The classical approach [@vekemans2004new] consists of regressing the relatedness coefficient $F(r)$ on $log (r)$ and estimating the slope $\hat{b}_F$ which depicts the SGS. This estimation must be done for $r$ ranging between $\sigma$ and $0.5\sigma/\sqrt{2\mu}$. An additional index, the $Sp$ statistic, has been proposed to characterize the SGS [@vekemans2004new]. It is:
\begin{equation} S_p= \frac{b_F}{(1 - F_N)} \end{equation}
where $F_N$ is the kinship of immediate neighbors that compete for the same resources. $F_N$ can be estimated by $F(1)$, the value of $F(r)$ for the first distance class.
The $S_p$ statistic is directly related to dispersion parameters (under former hypotheses of IBD and equilibrium)
\begin{equation} S_p= \frac{1}{4 \pi D\sigma^2} \end{equation}
Whereas $S_p$ is usually estimated using Moran's $I$ correlogram, the exponential variogram model fitted to empirical values of $\hat{\gamma}(h)$ provides alternate estimates of these statistics [@wagner2005variogram]. $F_N$ can be estimated by the ratio of the term $C_1$ to the $sill$ ($C_0 + C_1$):
\begin{equation} \hat{F}_N= \frac{C_1}{C_0 + C_1} \end{equation}
If an estimate of $F(1)$ is required, the exponential variogram model must be fitted under the constraint of having a fixed nugget parameter $C_0 = \hat{\gamma}(h=1)$.
The slope parameter $b_F$ is closely related to the range parameter of the variogram. Because the exponential model reaches its $sill$ asymptotically, the effective range must be used to estimate $b_F$ [@wagner2005variogram]:
\begin{equation} b= \frac{-3}{\hat{b}_F} \end{equation}
Exponential model parameters allow to estimate of the index $S_p$ and hence to the estimation of the dispersal parameter known as the average axial parent--offspring distance.
ggene
actually compute?The package provides different functions allowing the estimation of the variogram and a function (fitsvariog
) dedicated to exponential model fitting to empirical variograms. It provides an estimate of the parameters listed above.
ggene
also allows to compute statistical envelope of the variogram on the basis of random permutations of the genetic data. Two functions provide tools to examine anisotropy. In addition, the package offers some functions allowing to compute the omnidirectional variogram while accounting for the presence of recurrent genotypes following the approach proposed in Wagner et al. [[email protected]].
"If you're going through hell, keep going."
Winston Churchill.
The first step to variography is selecting ad hoc distance classes. This means choosing a distance lag (also called distance interval or lag width) and a maximum distance value to be considered. Individuals separated by a distance larger than this threshold won't be evaluated. Large distance intervals will thus tend to smooth out local details while small distance intervals may obscure the underlying signal (if any) with too much local "noise". The maximum distance to be accounted for is another important aspect of empirical variograms [@Webster1990]. Values larger than 1/3 or 1/2 of the maximum inter-sample distance are generally the maximum considered [@Journel1978; @isaaks1989applied; @Webster1990] but this is mostly because empirical variograms are used with the aim of fitting a theoretical model ultimately used for interpolation purposes named kriging in geostatistics [@goovaerts1997geostatistics]. This is not our aim when we study genetic variation and the whole variogram is of interest. It should be noted, however, that the largest (or lowest) distance classes may involve only a few data couples which means that the estimate of the semivariance is poor. The number of data pairs involved in semivariance computation highly depends on the sampling scheme. It must be noted that in genetic survey sampling scheme can be very dependent on natural population spatial pattern while in geology or soil science researchers often use regular schemes. Caution is therefore needed and it is good practice to check the number of data pairs and possibly change the distance interval accordingly. Finally, the sampling scheme is obviously determinant in the distribution of the information along distance classes and therefore each analysis shall be devised according to sampling scheme. Homogeneous sampling schemes are to be preferred and in case of uneven distribution of individuals, users are advised to check the number of data pairs involved in each semivariance estimation. In environmental sciences, geostatistics are often used to analyse data collected following a regular sampling scheme. One advantage is that the number of data pairs per lags decreases more regularly when the distance lag is increased. Random or clumped schemes requires that users be very cautious when interpreting the variogram, particularly for large (small) intersample distances.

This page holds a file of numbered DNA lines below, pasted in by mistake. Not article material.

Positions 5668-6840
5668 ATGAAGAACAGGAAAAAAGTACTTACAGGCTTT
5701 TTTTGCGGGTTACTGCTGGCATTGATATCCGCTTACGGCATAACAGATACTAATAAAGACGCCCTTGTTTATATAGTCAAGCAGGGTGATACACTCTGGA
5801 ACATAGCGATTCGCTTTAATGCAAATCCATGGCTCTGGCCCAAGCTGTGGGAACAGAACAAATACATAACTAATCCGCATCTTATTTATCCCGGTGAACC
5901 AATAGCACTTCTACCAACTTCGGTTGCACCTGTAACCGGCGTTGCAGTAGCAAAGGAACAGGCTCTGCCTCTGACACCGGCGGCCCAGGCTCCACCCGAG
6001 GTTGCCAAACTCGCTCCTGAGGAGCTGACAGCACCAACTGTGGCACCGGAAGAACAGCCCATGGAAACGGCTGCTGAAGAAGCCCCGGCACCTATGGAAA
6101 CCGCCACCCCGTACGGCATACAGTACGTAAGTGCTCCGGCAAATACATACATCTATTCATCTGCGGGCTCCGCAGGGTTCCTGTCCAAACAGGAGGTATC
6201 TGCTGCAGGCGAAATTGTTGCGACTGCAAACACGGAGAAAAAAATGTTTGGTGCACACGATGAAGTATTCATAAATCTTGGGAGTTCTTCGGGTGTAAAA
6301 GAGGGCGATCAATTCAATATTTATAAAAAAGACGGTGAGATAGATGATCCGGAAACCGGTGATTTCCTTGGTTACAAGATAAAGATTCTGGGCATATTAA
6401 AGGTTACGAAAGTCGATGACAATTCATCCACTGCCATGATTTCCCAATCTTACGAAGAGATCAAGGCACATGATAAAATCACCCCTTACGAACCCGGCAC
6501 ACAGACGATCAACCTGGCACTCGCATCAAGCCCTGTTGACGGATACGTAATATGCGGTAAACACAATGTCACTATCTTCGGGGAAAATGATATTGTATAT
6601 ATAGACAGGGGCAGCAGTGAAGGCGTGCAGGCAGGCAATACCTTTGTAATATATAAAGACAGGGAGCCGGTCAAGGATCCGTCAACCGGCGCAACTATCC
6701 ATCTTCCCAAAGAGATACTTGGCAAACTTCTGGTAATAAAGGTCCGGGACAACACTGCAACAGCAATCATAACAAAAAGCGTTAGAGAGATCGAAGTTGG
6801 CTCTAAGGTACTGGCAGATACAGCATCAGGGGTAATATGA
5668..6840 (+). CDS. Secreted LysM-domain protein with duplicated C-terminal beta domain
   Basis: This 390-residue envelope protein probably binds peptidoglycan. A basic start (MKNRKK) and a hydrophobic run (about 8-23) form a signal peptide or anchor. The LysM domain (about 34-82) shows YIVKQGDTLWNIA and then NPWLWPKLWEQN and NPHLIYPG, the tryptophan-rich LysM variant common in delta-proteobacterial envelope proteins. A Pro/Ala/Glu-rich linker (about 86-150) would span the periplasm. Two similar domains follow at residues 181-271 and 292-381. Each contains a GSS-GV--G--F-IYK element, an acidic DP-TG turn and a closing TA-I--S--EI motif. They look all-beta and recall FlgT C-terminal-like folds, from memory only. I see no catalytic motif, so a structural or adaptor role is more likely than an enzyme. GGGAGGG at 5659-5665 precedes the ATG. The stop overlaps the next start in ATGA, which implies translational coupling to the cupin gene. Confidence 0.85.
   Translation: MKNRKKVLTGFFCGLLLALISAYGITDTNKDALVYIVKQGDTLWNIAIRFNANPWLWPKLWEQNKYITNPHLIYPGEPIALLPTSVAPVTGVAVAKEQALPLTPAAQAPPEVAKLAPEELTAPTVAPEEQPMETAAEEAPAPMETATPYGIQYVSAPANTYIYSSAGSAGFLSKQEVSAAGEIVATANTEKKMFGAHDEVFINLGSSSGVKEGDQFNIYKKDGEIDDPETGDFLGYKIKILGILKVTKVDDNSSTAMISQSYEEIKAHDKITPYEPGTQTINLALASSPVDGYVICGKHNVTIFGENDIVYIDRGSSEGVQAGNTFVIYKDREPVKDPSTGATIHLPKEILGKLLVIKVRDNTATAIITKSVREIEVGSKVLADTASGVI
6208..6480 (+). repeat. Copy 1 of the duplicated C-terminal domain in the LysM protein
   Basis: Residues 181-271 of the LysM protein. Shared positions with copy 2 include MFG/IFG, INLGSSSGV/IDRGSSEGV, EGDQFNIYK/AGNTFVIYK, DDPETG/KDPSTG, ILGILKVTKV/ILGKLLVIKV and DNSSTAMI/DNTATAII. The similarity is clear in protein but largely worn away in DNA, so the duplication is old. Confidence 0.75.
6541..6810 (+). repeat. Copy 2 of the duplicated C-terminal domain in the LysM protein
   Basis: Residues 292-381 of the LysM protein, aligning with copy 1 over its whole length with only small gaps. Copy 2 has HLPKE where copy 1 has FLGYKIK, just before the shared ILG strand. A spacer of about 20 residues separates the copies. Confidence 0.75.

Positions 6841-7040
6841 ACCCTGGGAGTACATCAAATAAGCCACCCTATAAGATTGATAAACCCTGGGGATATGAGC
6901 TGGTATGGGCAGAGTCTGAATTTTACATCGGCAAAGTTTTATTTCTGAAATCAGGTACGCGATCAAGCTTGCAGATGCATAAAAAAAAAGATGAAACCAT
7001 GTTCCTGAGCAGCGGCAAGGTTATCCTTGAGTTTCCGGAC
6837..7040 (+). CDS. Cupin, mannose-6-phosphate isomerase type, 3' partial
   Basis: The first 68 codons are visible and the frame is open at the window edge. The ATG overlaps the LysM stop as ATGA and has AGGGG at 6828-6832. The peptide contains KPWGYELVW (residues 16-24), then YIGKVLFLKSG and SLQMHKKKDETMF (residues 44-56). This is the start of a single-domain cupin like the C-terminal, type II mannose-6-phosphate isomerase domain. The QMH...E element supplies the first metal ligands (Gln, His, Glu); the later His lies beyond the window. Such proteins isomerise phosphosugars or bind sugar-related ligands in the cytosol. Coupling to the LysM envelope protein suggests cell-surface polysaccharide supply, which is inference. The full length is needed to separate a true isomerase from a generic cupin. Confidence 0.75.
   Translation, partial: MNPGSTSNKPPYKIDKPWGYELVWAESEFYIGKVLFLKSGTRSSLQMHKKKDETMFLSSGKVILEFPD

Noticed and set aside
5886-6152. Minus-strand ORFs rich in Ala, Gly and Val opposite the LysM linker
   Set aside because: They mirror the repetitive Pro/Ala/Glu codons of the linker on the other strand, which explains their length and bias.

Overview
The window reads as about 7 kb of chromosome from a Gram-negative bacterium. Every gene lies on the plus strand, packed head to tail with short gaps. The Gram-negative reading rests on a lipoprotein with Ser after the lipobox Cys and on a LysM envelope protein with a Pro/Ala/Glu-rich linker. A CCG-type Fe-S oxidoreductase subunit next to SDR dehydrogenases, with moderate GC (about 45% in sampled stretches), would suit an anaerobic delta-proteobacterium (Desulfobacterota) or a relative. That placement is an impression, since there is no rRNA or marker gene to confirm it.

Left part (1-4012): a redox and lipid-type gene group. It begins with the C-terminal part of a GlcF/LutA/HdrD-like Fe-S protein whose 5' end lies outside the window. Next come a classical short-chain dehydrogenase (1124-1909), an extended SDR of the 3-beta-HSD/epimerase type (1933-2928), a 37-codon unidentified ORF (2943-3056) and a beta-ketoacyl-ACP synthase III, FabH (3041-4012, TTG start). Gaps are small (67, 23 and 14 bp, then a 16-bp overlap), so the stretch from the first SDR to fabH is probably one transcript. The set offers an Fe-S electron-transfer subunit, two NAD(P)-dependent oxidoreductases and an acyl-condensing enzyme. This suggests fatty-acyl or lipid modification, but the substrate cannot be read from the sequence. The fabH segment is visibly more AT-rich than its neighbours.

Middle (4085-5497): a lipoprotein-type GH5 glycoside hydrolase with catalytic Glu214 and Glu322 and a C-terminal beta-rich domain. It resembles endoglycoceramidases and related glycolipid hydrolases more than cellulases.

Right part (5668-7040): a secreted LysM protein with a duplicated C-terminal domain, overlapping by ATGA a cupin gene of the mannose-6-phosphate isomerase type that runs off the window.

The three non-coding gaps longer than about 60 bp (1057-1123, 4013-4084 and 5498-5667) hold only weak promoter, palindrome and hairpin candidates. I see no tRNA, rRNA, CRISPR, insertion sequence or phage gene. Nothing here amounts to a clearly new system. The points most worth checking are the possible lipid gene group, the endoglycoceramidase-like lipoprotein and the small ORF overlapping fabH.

distlag
The function distlag
allows to quickly build a vector showing the midpoint of the distance classes to be used in variography i.e. study of the variogram. distlag
uses either a set of individual coordinates or an inter-individual euclidean distance matrix. Note that the coordinates (hence the distances derived from) must be defined in a plane. This means that longitude and latitude data, which are recorded in degrees and associated with an ellipse, shall be expressed according to the adequate coordinate reference system (CRS) and projected onto a plane. Readers are referred to the book of Bivand et al. [[email protected], chapter 4] that provides precious details regarding this point. distlag
operates with 3 arguments and allow customizing the resulting distance intervals: dmin
indicates the minimum distance to be accounted for, distance.lag
indicates the intersample lag distance and dist.lag.max
denotes the maximum intersample distance to be considered. The function returns a vector that can be passed to other functions of the package such as svariog